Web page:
Shortly after the first bombs fell on Baghdad, the FBI began interviewing Iraqis living in the United States. I was one of those people, even though I’m not Iraqi and never have been. More on that in a minute.
My father is Indian, my mother Czech. With the exception of a six-year stint in Italy, I’ve lived in New York City since I was 2. I’m about to turn 46.
On May 9, 1997, in a building in Lower Manhattan, I stood shoulder to shoulder with other immigrants, raised my right hand, and, as part of the naturalization oath of allegiance to the United States of America, renounced all loyalty to foreign princes, potentates, et al. and promised to defend the U.S. Constitution against all enemies.
Foreign and domestic.
But back to that day in early spring 2003 when an FBI agent came to my apartment building in Brooklyn and, when he couldn’t find me, left his business card with my wide-eyed Midwestern neighbor with a request to call him. My name landed on the FBI’s list because I was born in Baghdad.
My father was a United Nations official stationed in Iraq when I was born. My parents’ foreign citizenship meant I could not be an Iraqi national, under local law. My father registered me as an Indian citizen. And if that wasn’t enough, his de facto diplomatic status would reinforce that.
Our family left Iraq in 1975 and came to New York, where Dad continued his work in the U.N. I remember nothing of Iraq and have never returned. New York is my home.
My mixed racial and cultural heritage has mostly been a blessing. Though I’ve experienced discrimination, suspicion, and racial profiling both here and abroad (and even in my father’s homeland), I don’t dwell too much on those ugly incidents because I’ve largely lived a life of privilege and shelter.
Instead, I folded those experiences into my intellectual and emotional hard drive, which powers my outlook.
I was nervous about talking to an FBI agent. I was almost irrationally afraid that an item in my digital paperwork was amiss or that I might say something NBD about my family but is suspicious to a fed.
In the end, the agent who interviewed me over the phone was courteous. I explained my family history and my utter disconnect from all things Iraqi. That was it. The experience itself was relatively painless. But something about it troubled me.
I wondered about the thousands of Iraqi Americans who didn’t share my background. The ones whose first language was not English, like it is for me, the ones who didn’t have an Ivy League education or a former-diplomat father or a job with the local media. I worried about the Iraqis who might have had trouble verbalizing their background, or who didn’t have a lot of lawyer friends, or who didn’t hang the Stars and Stripes on a wall in their home.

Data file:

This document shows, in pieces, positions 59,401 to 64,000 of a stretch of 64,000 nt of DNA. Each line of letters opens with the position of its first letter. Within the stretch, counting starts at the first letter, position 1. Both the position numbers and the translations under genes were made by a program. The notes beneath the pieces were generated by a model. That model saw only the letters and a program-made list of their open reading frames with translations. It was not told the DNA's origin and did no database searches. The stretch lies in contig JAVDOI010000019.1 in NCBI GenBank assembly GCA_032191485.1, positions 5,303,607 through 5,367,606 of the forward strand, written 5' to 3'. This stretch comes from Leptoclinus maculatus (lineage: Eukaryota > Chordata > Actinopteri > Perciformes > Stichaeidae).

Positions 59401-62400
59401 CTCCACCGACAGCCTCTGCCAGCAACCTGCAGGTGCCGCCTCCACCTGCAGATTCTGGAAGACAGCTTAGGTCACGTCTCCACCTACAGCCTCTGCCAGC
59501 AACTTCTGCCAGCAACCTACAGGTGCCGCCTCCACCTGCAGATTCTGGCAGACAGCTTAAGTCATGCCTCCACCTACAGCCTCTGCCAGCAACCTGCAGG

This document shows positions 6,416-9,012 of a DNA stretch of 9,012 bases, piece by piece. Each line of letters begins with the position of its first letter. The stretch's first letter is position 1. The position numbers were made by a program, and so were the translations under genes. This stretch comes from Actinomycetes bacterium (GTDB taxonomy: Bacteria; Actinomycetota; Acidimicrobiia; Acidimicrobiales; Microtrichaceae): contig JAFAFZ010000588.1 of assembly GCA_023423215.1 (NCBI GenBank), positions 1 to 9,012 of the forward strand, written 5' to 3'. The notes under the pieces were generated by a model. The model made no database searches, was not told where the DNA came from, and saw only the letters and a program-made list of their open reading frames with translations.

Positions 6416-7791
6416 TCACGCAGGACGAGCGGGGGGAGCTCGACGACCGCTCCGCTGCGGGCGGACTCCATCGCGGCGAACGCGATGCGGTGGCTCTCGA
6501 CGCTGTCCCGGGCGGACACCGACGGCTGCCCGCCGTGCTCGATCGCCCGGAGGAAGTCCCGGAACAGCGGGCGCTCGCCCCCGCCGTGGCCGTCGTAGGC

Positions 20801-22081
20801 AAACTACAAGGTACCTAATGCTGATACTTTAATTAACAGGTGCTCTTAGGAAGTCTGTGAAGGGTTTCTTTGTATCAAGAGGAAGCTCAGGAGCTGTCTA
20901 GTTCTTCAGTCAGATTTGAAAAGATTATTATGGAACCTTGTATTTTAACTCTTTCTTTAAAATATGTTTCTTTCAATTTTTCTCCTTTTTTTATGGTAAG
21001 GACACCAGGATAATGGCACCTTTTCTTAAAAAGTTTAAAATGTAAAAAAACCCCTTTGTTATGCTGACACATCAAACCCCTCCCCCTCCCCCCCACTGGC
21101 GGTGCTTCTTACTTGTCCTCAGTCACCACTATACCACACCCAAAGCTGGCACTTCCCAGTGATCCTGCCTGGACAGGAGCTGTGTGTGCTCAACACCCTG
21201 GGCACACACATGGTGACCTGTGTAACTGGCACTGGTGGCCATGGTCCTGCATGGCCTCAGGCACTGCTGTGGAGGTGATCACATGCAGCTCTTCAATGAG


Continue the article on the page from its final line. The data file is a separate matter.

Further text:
The FBI concluded its interviews with more than 10,000 Iraqis and Iraqi Americans within a few weeks. The agency said the process provided “useful information,” and that it received complaints from only two people.
Perhaps most of handled the questions well, and the FBI did get useful information that was passed along to the Pentagon for the war effort. But what was the point, really?
Once he understood that I never was an Iraqi citizen, the agent asked me very little beyond would I be comfortable contacting the FBI if I witnessed or learned of anything “suspicious” or “useful”? I said sure but that I was unlikely to find myself among suddenly radicalized brown people. OK, I didn’t phrase it that way but that was the clear implication.
The agent also asked if I’d been a victim of a hate crime since 9/11 (I hadn’t) and told me to call him if I did.
I haven’t called.
I remember the agent’s name and still have his card. I harbor no ill will. He had a job and he did it respectfully. With me.
My mother, who grew up under the totalitarian rule of a Communist government, was far angrier. Talking to an FBI agent for a few minutes on the phone is nothing when others face far worse. Every day. Again and again.
When I was younger, I used to carry a pocket-sized book of the text of the United States Constitution. I was more idealistic back then and I thought of it as a badge of honor that would symbolically shield me, as both an immigrant and a journalist, from skepticism of or challenges to my patriotism, “Americanness,” and rights under the First Amendment and more.
I’ve read that $4 3-by-6 pamphlet a few times. It is sophisticated and simple, revolutionary and regressive. Bold and reticent. Despite its power, it has proven to be a vehicle for the pursuit of an ideal and not a true shield against injustice.
Many years have passed since May 9, 1997 — the day I affirmed my loyalty to that document and to the country, and world, it envisions.
Many years have passed since March 23, 2003 — the day I answered John Ashcroft’s questions, when, during a painful and divisive war, my country thought I might, just might, have been its enemy.
As I figuratively clutch the Bill of Rights, now and forever, I could revel in that earlier date and forget the latter.
But I won’t.